Frank Nolin, a retired businessman who manufactured agricultural equipment for Georgia farms, is designing and building small-scale equipment for Africa through the Feed the Future Peanut Innovation Lab at the University of Georgia. CAES News
Frank Nolin, a retired businessman who manufactured agricultural equipment for Georgia farms, is designing and building small-scale equipment for Africa through the Feed the Future Peanut Innovation Lab at the University of Georgia.
Malawi peanut shellers
One big key to improving peanut crop quality and market reliability in Malawi is post-harvest equipment. The Peanut Innovation Lab helped match up the people who want to buy peanuts with Frank Nolin, a retired steel equipment manufacturer who spent his career building equipment for the US peanut industry. By making it possible for buyers to sort nuts for size and quality, Nolin’s equipment allows buyers to separate nuts by grade and reward farmers based on quality, as well as separate groundnuts for sale in different markets.
Peanut Innovation Lab Assistant Director Jamie Rhoads demonstrates a small-scale sheller in Malawi in March 2019 while working with the Malawi Agricultural Diversification Activity. Photo by Dave Hoisington CAES News
Peanut Innovation Lab Assistant Director Jamie Rhoads demonstrates a small-scale sheller in Malawi in March 2019 while working with the Malawi Agricultural Diversification Activity. Photo by Dave Hoisington
Malawi agriculture partnership
The Feed the Future Innovation Lab for Peanut at the University of Georgia partners with the U.S. Agency for International Development in Malawi to help farmers diversify their crops.
David Okello, the head of the groundnut improvement program for Uganda’s National Agricultural Research Organisation (far left) hosted colleagues from other East African nations who are working to streamline their groundnut breeding programs through a breeding management software program and the Peanut Innovation Lab. Project participants include (from left): Justus Chintu of the Department of Agricultural Research Services in Malawi; Amade Muitia from the Mozambique Agricultural Research Institute (IIAM); Tonike Malema from Zambia; Mary Jacinta de Carvalho from Mozambique; Lutangu Makweti of the Zambia Agricultural Research Institute; Owiny Ronald  from Uganda; and Sinkala Willard from Zambia. Photo by David Okello CAES News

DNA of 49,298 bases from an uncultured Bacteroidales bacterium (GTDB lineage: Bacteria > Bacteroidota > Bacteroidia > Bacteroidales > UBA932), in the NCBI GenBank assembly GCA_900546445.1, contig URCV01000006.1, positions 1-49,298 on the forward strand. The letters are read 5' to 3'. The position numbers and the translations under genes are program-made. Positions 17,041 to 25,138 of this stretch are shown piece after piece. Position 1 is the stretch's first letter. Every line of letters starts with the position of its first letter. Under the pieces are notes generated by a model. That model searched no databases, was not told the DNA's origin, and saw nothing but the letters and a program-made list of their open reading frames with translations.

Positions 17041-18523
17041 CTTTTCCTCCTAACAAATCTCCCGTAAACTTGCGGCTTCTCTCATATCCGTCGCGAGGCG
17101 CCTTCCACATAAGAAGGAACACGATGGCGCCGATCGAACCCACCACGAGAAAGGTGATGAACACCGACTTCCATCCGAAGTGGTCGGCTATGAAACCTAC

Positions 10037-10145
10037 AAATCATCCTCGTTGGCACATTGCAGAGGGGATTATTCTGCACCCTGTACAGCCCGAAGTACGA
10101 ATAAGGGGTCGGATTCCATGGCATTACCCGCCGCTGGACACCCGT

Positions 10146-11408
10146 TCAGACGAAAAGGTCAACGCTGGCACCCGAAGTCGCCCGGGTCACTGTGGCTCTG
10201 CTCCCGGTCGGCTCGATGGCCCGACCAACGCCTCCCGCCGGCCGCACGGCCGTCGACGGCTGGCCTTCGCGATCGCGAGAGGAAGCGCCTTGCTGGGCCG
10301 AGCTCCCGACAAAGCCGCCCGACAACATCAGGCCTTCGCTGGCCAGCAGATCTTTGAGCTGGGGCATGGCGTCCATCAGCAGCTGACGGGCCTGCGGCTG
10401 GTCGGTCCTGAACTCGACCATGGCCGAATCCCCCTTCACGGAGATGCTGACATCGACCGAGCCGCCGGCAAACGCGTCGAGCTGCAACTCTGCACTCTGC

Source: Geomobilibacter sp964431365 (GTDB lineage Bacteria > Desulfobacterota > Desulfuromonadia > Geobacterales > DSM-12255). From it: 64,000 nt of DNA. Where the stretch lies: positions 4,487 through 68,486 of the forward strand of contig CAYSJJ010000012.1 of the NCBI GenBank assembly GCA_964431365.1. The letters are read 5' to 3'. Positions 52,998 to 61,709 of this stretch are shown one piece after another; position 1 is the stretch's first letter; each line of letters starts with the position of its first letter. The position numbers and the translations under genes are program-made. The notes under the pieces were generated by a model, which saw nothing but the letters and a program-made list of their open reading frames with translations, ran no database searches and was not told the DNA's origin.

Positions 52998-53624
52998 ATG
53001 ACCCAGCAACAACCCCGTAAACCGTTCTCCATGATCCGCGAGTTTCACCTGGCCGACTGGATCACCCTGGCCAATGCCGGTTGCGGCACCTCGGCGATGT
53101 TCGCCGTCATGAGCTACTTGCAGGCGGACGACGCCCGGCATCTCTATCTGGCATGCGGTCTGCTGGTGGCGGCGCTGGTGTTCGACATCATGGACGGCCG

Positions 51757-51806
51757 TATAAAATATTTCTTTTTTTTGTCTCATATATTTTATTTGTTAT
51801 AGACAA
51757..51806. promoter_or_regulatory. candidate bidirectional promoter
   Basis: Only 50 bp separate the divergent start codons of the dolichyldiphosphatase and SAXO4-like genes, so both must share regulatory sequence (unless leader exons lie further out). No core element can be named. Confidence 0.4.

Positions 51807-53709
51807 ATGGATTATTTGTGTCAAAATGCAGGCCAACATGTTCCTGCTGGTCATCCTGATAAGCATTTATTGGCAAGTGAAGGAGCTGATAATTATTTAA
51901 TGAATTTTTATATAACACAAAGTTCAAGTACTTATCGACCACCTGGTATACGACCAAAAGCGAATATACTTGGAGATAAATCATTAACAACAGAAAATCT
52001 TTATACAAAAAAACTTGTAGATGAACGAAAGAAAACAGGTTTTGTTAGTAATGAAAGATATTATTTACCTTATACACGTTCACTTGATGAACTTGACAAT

David Okello, the head of the groundnut improvement program for Uganda’s National Agricultural Research Organisation (far left) hosted colleagues from other East African nations who are working to streamline their groundnut breeding programs through a breeding management software program and the Peanut Innovation Lab. Project participants include (from left): Justus Chintu of the Department of Agricultural Research Services in Malawi; Amade Muitia from the Mozambique Agricultural Research Institute (IIAM); Tonike Malema from Zambia; Mary Jacinta de Carvalho from Mozambique; Lutangu Makweti of the Zambia Agricultural Research Institute; Owiny Ronald  from Uganda; and Sinkala Willard from Zambia. Photo by David Okello
Breeding Peanut Varieties
Groundnut producers face challenges in the field, from unpredictable rainfall to acidic soils to a particularly difficult menace, groundnut rosette disease. These types of challenges are the reason that plant breeders systematically create new varieties, targeting the genetic traits that carry resistance or improve yield. A project funded by the Feed the Future Innovation Lab for Peanut is equipping plant breeders from across East and Southern Africa with innovative software to make that work quicker and more efficient.
Jessica Marter-Kenyon is the gender specialist for the Peanut Innovation Lab housed in the College of Agricultural and Environmental Sciences. CAES News
Jessica Marter-Kenyon is the gender specialist for the Peanut Innovation Lab housed in the College of Agricultural and Environmental Sciences.
Gender Specialist
Jessica Marter-Kenyon has joined the Peanut Innovation Lab management team as an advisor on gender-related issues. As a postdoctoral research associate with the innovation lab, Marter-Kenyon holds a joint appointment with the Department of Agricultural Leadership, Education and Communication at the University of Georgia’s College of Agricultural and Environmental Sciences.